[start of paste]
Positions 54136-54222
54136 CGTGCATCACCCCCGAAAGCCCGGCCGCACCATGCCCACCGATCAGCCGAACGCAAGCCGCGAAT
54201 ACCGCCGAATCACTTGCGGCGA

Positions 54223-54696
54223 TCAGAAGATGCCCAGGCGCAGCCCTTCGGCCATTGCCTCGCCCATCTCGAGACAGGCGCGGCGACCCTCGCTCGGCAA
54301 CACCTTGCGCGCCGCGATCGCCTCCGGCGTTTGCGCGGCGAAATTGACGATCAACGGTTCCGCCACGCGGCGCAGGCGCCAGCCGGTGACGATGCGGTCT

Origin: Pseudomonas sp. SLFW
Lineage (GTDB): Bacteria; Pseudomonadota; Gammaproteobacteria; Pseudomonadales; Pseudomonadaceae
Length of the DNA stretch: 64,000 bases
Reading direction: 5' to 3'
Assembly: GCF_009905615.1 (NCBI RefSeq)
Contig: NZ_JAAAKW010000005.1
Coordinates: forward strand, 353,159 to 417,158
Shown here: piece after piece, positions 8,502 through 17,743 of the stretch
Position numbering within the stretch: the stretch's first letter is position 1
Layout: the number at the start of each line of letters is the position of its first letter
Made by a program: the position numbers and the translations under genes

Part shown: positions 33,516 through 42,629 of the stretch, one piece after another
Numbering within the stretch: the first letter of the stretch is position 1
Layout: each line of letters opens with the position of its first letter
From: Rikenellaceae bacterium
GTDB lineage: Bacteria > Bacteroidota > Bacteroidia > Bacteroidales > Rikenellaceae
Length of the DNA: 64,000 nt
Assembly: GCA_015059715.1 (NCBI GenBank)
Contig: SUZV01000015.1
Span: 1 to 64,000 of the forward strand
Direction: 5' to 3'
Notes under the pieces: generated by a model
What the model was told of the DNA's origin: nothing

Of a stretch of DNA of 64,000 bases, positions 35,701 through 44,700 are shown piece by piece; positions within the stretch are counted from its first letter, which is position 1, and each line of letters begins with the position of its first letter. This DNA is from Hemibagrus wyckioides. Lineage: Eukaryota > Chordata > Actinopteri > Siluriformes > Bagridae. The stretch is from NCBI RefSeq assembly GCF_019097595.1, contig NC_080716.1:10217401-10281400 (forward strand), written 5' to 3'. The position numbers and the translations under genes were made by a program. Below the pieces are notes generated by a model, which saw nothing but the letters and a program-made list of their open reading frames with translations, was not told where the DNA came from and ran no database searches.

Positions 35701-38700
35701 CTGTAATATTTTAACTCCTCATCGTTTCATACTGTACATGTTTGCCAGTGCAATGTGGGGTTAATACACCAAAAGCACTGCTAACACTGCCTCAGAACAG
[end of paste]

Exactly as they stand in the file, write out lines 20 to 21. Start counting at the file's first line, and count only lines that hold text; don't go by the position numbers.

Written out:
Layout: each line of letters opens with the position of its first letter
From: Rikenellaceae bacterium